In the summer of 2012, Zachary Dunn climbed onto the roof of a red-brick schoolhouse in Lela, a small village in southwestern Kenya. A crowd of children milled about on the ground, watching him attach a small weather station to the peak.
The reliability of a weather station is subject to the wanderings of wildlife. Frogs crawl into rainfall collection buckets. Insects build nests in air tubes. Rodents chew through wires. And that’s on top of damage from dust, high winds, ice and hail — or simple equipment failure.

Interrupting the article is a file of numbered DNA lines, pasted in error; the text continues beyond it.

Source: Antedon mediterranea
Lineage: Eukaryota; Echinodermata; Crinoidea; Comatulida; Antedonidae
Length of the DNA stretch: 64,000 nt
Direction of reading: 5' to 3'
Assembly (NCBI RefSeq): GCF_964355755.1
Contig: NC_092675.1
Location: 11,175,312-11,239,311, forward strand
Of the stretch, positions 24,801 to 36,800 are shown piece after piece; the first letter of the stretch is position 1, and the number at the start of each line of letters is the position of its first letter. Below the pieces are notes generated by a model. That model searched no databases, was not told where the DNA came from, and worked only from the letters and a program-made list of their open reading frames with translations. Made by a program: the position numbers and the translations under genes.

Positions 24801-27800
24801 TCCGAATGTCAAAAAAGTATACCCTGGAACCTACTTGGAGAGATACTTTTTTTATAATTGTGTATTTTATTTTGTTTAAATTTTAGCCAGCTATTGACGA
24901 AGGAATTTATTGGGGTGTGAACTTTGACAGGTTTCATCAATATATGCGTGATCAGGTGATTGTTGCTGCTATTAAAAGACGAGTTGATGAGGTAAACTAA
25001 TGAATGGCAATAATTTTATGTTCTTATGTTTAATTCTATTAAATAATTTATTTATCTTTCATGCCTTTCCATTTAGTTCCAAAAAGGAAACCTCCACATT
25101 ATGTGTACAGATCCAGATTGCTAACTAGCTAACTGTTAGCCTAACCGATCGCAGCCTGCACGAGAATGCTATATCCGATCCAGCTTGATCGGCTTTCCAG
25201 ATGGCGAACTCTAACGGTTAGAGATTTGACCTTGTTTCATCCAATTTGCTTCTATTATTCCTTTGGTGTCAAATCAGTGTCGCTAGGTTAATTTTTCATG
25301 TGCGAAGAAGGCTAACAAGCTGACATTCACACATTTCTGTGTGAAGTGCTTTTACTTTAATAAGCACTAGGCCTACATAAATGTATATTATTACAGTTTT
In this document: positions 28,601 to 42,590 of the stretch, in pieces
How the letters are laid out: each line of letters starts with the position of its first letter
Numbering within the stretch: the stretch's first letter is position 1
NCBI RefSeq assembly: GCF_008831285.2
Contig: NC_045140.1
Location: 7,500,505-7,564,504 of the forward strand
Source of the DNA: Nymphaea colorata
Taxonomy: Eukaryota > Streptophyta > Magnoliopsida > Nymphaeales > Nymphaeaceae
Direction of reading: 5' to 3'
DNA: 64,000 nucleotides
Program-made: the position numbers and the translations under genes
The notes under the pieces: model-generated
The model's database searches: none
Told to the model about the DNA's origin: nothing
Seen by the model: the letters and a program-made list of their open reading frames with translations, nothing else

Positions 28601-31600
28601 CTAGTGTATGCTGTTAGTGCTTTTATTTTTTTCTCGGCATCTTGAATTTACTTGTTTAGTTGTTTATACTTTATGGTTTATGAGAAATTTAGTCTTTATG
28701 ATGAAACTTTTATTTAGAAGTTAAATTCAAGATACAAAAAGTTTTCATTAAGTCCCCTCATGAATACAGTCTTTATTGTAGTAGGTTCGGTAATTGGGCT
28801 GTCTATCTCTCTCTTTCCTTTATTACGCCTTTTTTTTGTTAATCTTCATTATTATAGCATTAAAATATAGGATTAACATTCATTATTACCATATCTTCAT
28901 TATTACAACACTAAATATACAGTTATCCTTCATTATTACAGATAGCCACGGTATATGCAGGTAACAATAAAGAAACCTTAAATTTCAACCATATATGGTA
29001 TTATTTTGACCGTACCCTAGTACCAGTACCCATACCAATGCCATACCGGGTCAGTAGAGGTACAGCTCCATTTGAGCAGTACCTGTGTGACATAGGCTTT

When Kim Johnson was 8 years old, she would race through her school work so she could watch the Weather Channel. Her favorite show was “Weather in the Classroom,” and Johnson was in love with the subject. Seeing weather in action gave her a thrill.